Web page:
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Phewww! That's the White House on Scotland vote

Pro-union supporters celebrate as the Scottish independence referendum polling results are announced in Edinburgh, Scotland, Sept. 19, 2014.
Leon Neal | AFP | Getty Images
Pro-union supporters celebrate as the Scottish independence referendum polling results are announced in Edinburgh, Scotland, Sept. 19, 2014.

Scotland's decision to overwhelmingly reject independence from the United Kingdom brought great relief to a White House worried about the impact of a schism on several different fronts.

Had Scotland voted to secede, the fear was, U.K. politics would have been thrown into turmoil just as the United States was counting on its British allies to play a key supporting role in the campaign against the Islamic State in Iraq and Syria and continue to pressure Vladimir Putin in Russia.

Prime Minister David Cameron would have faced calls to resign and the nation's future in the European Union would have been called into immediate question.

So it came as no surprise that President Barack Obama greeted the results, which saw the "No" side win with a convincing 55.3 percent of the 2.6 million votes cast, very warmly.

"We welcome the result of yesterday's referendum on Scottish independence and congratulate the people of Scotland for their full and energetic exercise of democracy," Obama said. "Through debate, discussion and passionate yet peaceful deliberations, they reminded the world of Scotland's enormous contributions to the U.K. and the world, and have spoken in favor of keeping Scotland within the United Kingdom."

Obama added: "We have no closer ally than the United Kingdom, and we look forward to continuing our strong and special relationship with all the people of Great Britain and Northern Ireland as we address the challenges facing the world today."

Read MoreShocked by the Scotland vote? You weren't paying attention

It's not as though an independent Scotland would have ended the so-called special relationship between the U.K. and the U.S. Indeed, over the long term it would likely have drawn a smaller and more conservative United Kingdom even closer to its American ally.

But in the near term it would have distracted Great Britain at a dangerous time with Islamic extremists trying to reshape the map in the Middle East and Vladimir Putin harboring dreams of a return to empire in Russia. Other separatist movements in Europe, including in Spain's Catalonia region, might have draw significant momentum from Scottish independence.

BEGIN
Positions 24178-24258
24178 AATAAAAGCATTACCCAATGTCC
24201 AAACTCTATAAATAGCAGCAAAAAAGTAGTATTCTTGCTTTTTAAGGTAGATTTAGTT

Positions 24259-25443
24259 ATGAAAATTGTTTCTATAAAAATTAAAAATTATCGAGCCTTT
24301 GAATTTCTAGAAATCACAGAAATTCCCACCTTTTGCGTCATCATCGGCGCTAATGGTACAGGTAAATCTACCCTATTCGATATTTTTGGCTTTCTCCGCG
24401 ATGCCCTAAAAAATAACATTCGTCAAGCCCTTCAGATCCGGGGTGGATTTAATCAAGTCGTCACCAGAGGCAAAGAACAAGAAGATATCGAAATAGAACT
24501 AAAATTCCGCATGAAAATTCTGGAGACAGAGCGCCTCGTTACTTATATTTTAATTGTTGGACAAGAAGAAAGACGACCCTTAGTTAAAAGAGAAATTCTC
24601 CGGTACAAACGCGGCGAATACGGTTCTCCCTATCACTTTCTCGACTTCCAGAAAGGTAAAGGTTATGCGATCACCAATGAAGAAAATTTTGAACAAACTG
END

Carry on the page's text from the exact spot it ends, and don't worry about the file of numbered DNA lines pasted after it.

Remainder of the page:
"We are on these shifting plates in ways we have not seen since World War II," Jack Ablin, chief investment officer at BMO Private Bank, told me this week. "And Scotland is another stick that, if you move it, could potentially pull down this giant game of Jenga we are all playing."

Read MoreScottish nationalist leader quits after losing vote

In addition to the geopolitical fallout, Wall Street and Washington worried about the economic impact of a Scotland separation including both short-term market volatility and longer-term questions of the new nation's currency, debt load and EU membership.

Europe is already slowing and analysts say it would not take much to tip it into real recession with blowback on trade and overall confidence that could hit the U.S. as well.

The White House and congressional Democrats certainly did not want to go into the stretch run of the 2014 midterm elections with a European economic crisis possibly further crimping relatively slow growth in the U.S.

Now instead of headlines Friday morning about tanking markets and fears over the future of Europe, markets celebrated the Scotland vote and everyone was free to obsess over the initial public offering from China's dominant e-commerce company Alibaba, which raised $22 billion and immediately became one of the most valuable companies in the world.

The Obama White House did not openly campaign in favor of a "No" vote against Scottish independence. But there was never any doubt where the administration stood with the president and other officials stressing the need for a strong and "united" Great Britain.

Late polls suggesting a surge for the "Yes" side stirred other big Democratic names into action with former president Bill Clinton on Wednesday imploring Scottish voters to both show up in large numbers (which they did) and vote in favor of maintaining the union (which they also did).

Read MoreScotland's No vote: How it happened on Twitter

Scottish voters not only voted to maintain their ties to the U.K. but did so by a surprising 10-point margin that allowed Cameron to declare a "clear result" that should eliminate the question of independence for many years to come.

"There can be no disputes, no reruns—we have heard the settled will of the Scottish people," a triumphant Cameron said Friday outside No. 10 Downing Street.

Read MoreScotland votes No: Scenes of joy and despair

The mood in the White House was likely less jubilant. But probably not by much.

—By Ben White. White is Politico's chief economic correspondent and a CNBC contributor. He also authors the daily tip sheet Politico Morning Money [politico.com/morningmoney]. Follow him on Twitter @morningmoneyben.